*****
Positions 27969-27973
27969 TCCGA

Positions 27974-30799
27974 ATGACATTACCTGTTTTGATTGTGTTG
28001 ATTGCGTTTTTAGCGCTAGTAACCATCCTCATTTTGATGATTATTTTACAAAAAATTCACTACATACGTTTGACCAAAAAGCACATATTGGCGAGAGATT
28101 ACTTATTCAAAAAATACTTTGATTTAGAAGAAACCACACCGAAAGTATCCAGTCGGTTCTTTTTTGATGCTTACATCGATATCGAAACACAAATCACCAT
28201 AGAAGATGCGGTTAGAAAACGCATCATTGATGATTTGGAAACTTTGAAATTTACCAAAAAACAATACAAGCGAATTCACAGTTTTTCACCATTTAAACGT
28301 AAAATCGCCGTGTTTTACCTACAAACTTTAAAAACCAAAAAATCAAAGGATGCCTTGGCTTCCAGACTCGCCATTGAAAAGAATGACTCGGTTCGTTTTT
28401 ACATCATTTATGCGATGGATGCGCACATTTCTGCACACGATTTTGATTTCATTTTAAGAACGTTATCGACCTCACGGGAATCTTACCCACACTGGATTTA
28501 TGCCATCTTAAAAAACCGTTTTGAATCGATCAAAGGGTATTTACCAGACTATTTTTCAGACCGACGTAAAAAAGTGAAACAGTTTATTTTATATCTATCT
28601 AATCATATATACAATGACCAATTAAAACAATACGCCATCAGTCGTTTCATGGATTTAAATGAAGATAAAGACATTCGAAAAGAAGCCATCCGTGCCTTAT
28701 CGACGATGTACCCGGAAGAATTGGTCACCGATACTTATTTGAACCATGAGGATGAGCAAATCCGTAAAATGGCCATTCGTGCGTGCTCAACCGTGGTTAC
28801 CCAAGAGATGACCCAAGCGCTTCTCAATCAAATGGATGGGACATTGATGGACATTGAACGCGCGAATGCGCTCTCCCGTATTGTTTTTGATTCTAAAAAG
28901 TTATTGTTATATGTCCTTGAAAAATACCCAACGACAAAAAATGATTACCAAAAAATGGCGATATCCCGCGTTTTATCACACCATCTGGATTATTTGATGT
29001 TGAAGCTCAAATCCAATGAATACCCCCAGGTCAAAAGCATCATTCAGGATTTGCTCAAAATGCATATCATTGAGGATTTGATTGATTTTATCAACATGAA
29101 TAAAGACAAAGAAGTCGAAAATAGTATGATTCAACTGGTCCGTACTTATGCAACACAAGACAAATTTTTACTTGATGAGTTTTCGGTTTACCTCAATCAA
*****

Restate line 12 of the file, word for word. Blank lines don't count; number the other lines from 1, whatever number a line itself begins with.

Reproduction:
28701 CGACGATGTACCCGGAAGAATTGGTCACCGATACTTATTTGAACCATGAGGATGAGCAAATCCGTAAAATGGCCATTCGTGCGTGCTCAACCGTGGTTAC